Fine as a punishment under IPC

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Written By:- Pulkit Taneja

Introduction:

Punishment is a complex concept, involving aspects of law and society as a whole. The principles behind punishments are proportionality, deterrence, and rehabilitation. In every society, there are rules and norms bound to be followed. Such rules and norms are formulated for better functioning of the society and require institutions to protect and supervise their compliance. The concept of punishment came into existence to regulate the compliance of these rules and norms by imposing sanctions on the person who is convicted of any violation.

Fine as a concept of punishment is relatively more familiar with civil law violations. Considering punishment for a civil law violation seeks compensation for the victim, fines are a primary mode of punishment. In criminal law, fines have found their place nowadays. compensations in a criminal trial are seen to be more frequent than ever. However, many jurists and legal scholars believe that a fine is not a punishment but a penalty. Punishment is considered to be an outcome of something morally and profoundly wrong, while a penalty is an outcome of violation of a statute. With respect to the provisions in India, section 53 of the Indian Penal Code list various forms of punishment. These punishments are death, life imprisonment, imprisonment (rigorous or simple), fine, and forfeiture. This article would focus on fine as a punishment.

Fines under IPC

  1. Fines which have a maximum limit:

The Indian Penal Code was drafted in 1860, and it is essential to understand that whatever amount that the drafters of the IPC fixed then, cannot be considered today. The legislators must amend the number of fines frequently. A fine as punishment must not be taken lightly by offenders. Deterrence is an essential principle behind the concept of punishments, and section 510 of the IPC extends the maximum amount of fine as Rs. 10 if a person is intoxicated and misbehaves in public. If a person commits a crime that is argued to be endangering life and public safety the maximum fine that the court can impose on the person is Rs 250. Such petty amounts cannot and will not work as deterrence in this country’s criminal justice system.

2. Fines which do not have a limit fixed:

The IPC in certain offenses also gives the courts flexibility in deciding whether or not a fine is required as a mode of punishment. However, this provision also brings along the challenge of consistency of punishments. Considering, there are no guidelines that are laid down with respect to sentencing imprisonment, and fines, the number of inconsistent punishment patterns has increased throughout the years. The phrase “imprisonment or fine or both” is at the full disposal of the wiseness, lenience, and harshness of the presiding judge.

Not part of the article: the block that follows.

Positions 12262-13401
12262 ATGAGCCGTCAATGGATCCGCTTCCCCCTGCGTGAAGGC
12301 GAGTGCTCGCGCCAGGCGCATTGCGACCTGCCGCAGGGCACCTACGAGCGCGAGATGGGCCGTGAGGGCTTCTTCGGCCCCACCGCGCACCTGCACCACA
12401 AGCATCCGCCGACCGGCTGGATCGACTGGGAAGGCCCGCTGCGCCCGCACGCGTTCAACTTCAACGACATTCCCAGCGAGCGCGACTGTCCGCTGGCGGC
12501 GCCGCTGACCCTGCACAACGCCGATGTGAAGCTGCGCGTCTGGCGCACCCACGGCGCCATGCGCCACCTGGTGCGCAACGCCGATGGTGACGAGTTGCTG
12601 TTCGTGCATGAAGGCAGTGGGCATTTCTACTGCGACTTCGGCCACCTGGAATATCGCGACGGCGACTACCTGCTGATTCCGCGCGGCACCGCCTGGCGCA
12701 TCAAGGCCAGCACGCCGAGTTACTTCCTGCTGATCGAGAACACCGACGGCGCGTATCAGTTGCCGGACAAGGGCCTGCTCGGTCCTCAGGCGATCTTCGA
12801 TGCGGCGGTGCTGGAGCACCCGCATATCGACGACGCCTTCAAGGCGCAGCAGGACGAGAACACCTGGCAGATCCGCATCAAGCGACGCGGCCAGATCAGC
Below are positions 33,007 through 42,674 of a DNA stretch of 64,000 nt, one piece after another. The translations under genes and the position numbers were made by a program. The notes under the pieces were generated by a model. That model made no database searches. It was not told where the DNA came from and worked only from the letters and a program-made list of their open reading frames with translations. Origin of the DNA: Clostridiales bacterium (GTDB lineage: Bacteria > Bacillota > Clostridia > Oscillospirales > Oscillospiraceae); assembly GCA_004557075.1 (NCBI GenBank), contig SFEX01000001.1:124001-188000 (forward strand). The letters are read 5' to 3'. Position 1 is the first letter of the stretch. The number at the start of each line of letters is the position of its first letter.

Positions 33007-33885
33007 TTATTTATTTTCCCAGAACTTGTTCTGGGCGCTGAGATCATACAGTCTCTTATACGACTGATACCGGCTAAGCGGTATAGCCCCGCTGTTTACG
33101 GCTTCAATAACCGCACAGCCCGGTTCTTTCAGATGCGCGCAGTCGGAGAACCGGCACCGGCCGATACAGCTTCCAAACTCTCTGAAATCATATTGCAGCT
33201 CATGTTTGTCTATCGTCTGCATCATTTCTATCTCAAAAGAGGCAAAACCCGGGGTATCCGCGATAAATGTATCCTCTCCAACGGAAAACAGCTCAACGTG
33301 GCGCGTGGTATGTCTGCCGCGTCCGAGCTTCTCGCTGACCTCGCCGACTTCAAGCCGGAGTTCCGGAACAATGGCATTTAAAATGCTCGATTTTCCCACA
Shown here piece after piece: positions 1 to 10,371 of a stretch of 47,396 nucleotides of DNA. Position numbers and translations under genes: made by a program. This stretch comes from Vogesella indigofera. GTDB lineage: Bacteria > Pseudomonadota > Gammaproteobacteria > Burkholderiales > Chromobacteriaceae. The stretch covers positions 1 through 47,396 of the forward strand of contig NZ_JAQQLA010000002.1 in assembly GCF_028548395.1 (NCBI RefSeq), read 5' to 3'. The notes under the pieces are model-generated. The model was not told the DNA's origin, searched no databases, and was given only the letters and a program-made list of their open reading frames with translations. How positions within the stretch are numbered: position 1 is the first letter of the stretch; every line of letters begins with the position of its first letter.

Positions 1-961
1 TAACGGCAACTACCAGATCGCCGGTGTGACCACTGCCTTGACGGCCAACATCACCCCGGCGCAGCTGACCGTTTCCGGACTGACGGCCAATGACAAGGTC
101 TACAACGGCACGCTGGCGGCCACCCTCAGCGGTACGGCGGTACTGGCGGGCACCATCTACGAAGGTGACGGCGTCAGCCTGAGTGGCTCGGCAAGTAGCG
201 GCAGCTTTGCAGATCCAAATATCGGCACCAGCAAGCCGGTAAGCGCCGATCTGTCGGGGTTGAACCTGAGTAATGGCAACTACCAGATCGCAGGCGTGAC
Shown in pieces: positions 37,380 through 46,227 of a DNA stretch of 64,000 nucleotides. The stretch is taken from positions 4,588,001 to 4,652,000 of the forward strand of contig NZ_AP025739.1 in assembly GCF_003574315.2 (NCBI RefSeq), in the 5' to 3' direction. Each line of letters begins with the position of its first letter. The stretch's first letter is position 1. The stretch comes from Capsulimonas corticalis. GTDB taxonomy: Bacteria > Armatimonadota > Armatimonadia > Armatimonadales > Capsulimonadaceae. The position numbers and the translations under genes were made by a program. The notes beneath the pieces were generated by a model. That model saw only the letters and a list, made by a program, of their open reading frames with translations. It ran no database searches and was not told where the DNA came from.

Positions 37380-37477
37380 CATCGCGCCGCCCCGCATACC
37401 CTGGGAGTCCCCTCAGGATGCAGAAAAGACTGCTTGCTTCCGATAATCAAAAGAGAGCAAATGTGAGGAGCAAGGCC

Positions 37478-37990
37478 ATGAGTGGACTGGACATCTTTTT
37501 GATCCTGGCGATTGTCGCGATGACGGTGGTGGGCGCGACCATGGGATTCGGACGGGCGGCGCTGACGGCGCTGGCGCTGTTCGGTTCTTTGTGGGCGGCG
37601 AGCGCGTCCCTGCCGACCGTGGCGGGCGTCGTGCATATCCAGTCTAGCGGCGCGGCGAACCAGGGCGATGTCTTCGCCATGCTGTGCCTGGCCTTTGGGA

This argument can be supported by an example Arun Garg v State of Punjab. This is a case that relates to dowry death. The session court apart from the imprisonment sentence declared a fine of Rs. 2000. The High court judge increased this amount to Rs. 200000. On appeal, the supreme court set aside the amount of fine as a whole. This case very interestingly highlights the lack of consistency between the judges regarding sentencing and focuses on the urgent need for legislative action to better re-draft some IPC provisions to accommodate consistent sentencing policies.

3. Fines alternative to imprisonment:

As pointed out above the phrase ‘imprisonment or fine or both’ is at the disposal of the presiding judge. The word ‘or’ makes a fine alternative to imprisonment. Offenses like culpable homicide, cannot have this phrase embodied in them. Not only a mere fine could not possibly be compensatory enough for a person’s death but also a fine cannot serve as a deterrence for murder. Crimes like sexual harassment also include the provision of having fines alternative to imprisonment. There are various cases recorded where the supreme court increased the number of fines and reduced the number of years of imprisonment. In Allanoor v. State of Madhya Pradesh, the accused was presented before the court under section 307 of IPC which reads to attempt to murder.

The Madhya Pradesh High court reduced the sentence to 3 years, a number less than half of the number sentenced initially, and imposed a fine of 10,000. Similarly in the case of Jitendra v State of MP the court when approached with a case of rash driving and death by negligence under section 304 A of the IPC, the court reduced imprisonment to 1 month and increased the fine to Rs 5000. The court also in Vasanti Singh v State of Maharashtra while addressing a case of corruption reduced imprisonment to 1 day and increased the fine to Rs 10000.

Conclusion:

The criminal justice system of India is in need of urgent reforms. Fines are an attractive way to penalize against certain offenses; however, it leads to inadequacies and inconsistencies in punishments without a proper system and guidelines. The IPC needs to be reformed to increase the number of fines taking into consideration the current economic scenario of this country. It is also essential to amend punishments for certain offenses like Culpable Homicide and Sexual Harassment where fines can be used as an alternative to either reduce the sentences or eliminate them completely. Deterrence is an important aspect of punishments, and for a better society punishment must be made to curb such acts.


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